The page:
Monday, August 29, 2011

Summer Skin Care: Sunburn SOS

During the summer there often comes a moment when you look at your skin and notice a subtle—or dramatic—shift in pigment in areas exposed to the sun. Whether it’s on your arms and legs after a long day at the beach, or on your back and shoulders from an afternoon working in the yard, the fact is that sunburns* are the often painful result of too much ultraviolet (UV) radiation. Think you’re more safe using a tanning bed? Think again, because as the Skin Care Foundation points out, a tanning bed's artificial rays can be just as harmful as the sun itself.

Of course, your first line of defense is to avoid exposure to direct sunlight for long periods of time, drink plenty of water, and slather on a hefty dose of sunscreen like glo therapeutics Oil-Free SPF 40+. But here’s what you can do if your skin does become inflamed.
  • Stay out of the sun
  • Resist the urge to agitate peeling skin so as to reduce the possibility of scarring
  • Apply cold compresses to the affected areas

Product Recommendations:

Daily Defense SPF 30+: Sheilds against a broad-spectrum of UV rays with a smooth finish.

10% Vitamin C: A lightweight serum that utilizes antioxidants found in ascorbic acid to slow skin-cell deterioration caused by exposure to environmental hazards. Also aids in collagen production and tissue repair.

Advanced B5 Hydration: A lightweight serum that includes the eight organic compounds found in Vitamin E to provide exceptional nourishment and hydration to parched skin.

Barrier Balm: A thick moisturizing balm that makes peeling and flaking skin less noticeable. It can also be used on lips or on any other area prone to irritation.
*If you notice burns over a significant portion of your body, or your sunburn is accompanied by fever, nausea, or chills, please consult your doctor.

Thursday, August 25, 2011

Summer Skin Care: How To Treat Razor Bumps

Summer fashion trends may come and go, but the one thing that remains in season is soft and smooth skin. Unfortunately, the razors, waxes, and depilatories used to achieve such results often cause enough irritation to make you choose denim jeans over a short sundress.

Razor bumps--formally known as Psuedofolliculitis barbae--can crop up anytime and anywhere that hair is removed. But more specifically, they are often caused by hair that is cut at an angle causing it to retract into the skin, which responds by treating it like a pollutant. The good news is, there is no need to cover up for long because gloProfessional makes treating razor bumps easy.

Sooth irritation with an intense moisturizer like Barrier Balm. The essential oils and vitamins have antimicrobial properties that kill bacteria while hydrating the skin.

Stop razor bumps from forming by waiting two to three days between hair removal treatments and using Soothing Salt Scrub. The Dead Sea salts and essential oils draw out toxins, reduce inflammation, and most importantly, remove the dead skin cells that are blocking pores.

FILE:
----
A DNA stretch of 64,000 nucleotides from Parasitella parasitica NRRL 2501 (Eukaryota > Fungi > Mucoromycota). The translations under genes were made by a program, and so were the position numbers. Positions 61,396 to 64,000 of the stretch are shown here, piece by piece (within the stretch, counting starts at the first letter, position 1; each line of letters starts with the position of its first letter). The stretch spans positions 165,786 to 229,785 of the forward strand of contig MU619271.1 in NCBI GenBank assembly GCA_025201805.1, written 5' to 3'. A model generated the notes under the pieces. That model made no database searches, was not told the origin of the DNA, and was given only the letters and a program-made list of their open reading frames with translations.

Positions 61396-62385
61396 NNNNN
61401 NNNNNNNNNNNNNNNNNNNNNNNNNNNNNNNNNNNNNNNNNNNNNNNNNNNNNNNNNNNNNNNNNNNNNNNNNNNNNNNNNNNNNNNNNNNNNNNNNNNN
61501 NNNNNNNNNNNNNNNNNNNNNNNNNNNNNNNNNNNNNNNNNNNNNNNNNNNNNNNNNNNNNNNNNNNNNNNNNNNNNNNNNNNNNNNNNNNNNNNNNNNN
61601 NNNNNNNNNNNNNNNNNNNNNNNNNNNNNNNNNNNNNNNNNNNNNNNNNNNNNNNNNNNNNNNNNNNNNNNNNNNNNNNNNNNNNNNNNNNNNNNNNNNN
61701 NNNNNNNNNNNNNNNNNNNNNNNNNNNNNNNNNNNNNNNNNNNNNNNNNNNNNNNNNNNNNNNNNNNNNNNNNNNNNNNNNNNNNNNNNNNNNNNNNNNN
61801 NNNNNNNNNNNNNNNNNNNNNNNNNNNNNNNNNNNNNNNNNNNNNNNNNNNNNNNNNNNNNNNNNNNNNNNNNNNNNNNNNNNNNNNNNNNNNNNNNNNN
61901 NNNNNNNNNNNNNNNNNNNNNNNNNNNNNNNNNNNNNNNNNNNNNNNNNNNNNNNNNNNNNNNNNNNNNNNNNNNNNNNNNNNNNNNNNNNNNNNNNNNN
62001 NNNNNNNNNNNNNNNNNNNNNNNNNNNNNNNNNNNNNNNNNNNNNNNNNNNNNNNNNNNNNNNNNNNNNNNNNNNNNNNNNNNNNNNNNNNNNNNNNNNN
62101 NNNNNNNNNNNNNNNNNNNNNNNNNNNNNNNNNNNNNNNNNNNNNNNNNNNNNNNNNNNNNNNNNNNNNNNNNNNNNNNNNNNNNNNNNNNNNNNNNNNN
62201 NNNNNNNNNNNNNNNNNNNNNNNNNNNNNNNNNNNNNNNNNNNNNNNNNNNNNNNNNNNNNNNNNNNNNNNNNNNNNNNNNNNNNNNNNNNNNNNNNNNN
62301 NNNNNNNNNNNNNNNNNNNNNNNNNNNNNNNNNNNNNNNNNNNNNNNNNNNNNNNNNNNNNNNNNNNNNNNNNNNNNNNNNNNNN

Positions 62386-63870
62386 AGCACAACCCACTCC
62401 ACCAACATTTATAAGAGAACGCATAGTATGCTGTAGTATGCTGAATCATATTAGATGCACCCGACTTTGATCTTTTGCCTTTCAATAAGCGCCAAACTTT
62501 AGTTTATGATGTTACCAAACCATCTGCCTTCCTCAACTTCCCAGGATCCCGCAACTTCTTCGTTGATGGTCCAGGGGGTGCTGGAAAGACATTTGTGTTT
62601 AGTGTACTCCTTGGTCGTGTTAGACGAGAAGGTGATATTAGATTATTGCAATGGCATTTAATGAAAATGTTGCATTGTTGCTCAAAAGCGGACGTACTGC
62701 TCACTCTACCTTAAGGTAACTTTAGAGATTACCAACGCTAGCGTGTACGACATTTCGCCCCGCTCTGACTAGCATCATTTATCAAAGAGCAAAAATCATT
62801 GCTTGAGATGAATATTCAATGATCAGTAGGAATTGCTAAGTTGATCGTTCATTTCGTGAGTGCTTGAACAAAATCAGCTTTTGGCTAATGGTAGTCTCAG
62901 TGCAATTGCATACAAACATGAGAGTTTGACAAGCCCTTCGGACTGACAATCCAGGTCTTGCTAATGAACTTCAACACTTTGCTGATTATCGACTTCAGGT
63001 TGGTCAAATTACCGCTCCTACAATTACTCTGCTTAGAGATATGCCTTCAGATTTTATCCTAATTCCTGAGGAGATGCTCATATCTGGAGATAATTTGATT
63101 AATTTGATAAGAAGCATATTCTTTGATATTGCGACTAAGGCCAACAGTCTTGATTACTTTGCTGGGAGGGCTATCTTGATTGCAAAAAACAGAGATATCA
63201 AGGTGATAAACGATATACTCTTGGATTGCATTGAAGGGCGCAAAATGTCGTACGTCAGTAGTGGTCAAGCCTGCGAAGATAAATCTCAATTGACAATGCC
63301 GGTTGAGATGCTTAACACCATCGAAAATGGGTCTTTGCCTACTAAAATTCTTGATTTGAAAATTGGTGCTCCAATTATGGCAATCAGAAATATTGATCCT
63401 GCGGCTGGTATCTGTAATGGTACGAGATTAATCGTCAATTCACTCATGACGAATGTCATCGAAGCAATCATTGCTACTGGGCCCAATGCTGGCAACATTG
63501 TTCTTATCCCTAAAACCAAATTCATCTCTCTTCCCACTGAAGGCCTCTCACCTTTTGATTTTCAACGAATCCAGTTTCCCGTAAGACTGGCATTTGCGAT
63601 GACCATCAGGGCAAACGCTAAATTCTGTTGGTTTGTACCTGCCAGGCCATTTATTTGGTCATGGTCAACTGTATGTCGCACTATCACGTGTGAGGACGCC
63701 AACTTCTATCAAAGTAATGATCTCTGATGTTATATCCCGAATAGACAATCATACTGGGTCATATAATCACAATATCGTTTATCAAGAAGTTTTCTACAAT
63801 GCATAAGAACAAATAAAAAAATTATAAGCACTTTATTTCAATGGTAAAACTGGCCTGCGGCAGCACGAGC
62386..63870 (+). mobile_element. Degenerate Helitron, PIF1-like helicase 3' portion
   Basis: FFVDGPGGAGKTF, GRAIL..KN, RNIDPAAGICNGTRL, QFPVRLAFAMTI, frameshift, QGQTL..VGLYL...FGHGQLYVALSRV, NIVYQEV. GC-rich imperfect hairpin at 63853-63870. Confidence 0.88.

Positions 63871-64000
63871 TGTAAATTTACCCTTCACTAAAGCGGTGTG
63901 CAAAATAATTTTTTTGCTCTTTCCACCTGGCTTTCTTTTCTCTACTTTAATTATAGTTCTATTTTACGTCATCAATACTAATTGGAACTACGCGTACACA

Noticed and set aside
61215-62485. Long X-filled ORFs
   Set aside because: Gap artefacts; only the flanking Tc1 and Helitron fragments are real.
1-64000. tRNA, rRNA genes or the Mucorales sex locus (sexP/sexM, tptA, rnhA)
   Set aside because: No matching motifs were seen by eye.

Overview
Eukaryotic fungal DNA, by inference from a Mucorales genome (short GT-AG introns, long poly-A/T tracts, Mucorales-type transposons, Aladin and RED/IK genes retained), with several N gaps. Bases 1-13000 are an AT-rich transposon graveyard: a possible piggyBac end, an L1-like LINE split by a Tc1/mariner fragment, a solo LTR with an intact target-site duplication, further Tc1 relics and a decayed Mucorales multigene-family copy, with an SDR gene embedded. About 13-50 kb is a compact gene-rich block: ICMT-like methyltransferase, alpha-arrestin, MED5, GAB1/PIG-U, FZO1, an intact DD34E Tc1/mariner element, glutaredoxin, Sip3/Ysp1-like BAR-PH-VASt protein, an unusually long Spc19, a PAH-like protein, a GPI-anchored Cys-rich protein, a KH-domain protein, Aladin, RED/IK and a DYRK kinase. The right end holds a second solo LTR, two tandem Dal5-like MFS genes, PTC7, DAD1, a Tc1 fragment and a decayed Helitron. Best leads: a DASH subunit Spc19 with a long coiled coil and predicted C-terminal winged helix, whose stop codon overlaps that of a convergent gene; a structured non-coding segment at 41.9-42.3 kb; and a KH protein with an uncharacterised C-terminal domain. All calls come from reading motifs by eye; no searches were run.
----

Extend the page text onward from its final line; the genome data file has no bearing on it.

Smooth out existing razor bumps with Ingrown X-It Solution. The salicylic and lactic acids help to open pores, which release trapped follicles.

Monday, August 22, 2011

Summer Skin Care: Oily Skin

Many women want luminous skin during the summer, but often end up with an oil slick instead of a youthful glow. This is because the sebaceous glands--microscopic groups of cells below the skin's surface--are sensitive to seasonal shifts and tend to produce more sebum in the summer.

In small amounts, this waxy substance is beneficial in preventing water loss, minimizing oxidation, and exorcising debris. Yet in greater quantities, sebum can cause breakouts, blackheads, and enlarged pores. The greasiest spot of all is the T-zone (forehead, nose, and chin) because it has the highest concentration of sebaceous glands. Unfortunately, this means that the damage is often front and center on your face.

While there is no permanent solution for oily skin, there are plenty of quick fixes to get your "glo" back--minus the shine.

Clean your skin twice a day with a mild cleanser that contains glycerin and salicylic acid to moisturize and open pores. (glo therapeutics Purifying Gel Cleanser).

Be careful not to wash too often or scrub aggressively as it can increase oil production.

Follow up with a dose of antioxidants, which act as a barrier between your skin and environmental hazards. glo therapeutics Purifying Tonic contains totorol, grape seed, and bilberry fruit extract--all natural antioxidants.

Reduce the production of sebum and increase cell renewal with D-cholic acid, and anti-inflammatories. (glo therapeutics Oil Control Emulsion).

Absorb excess oil, kill bacteria, and boost your skin's health with a nourishing face mask that contains sulfur, zinc, and tea tree oil. (glo therapeutics Clear Refining Mask).

Prevent future break outs while protecting your skin with an oil-free SPF. (glo therapeutics Oil-Free SPF 40+)

Reduce shine by using a liquid or powder foundation with a matte finish. (glo minerals Protective Liquid Foundation-Matte II, glo minerals Pressed Base*)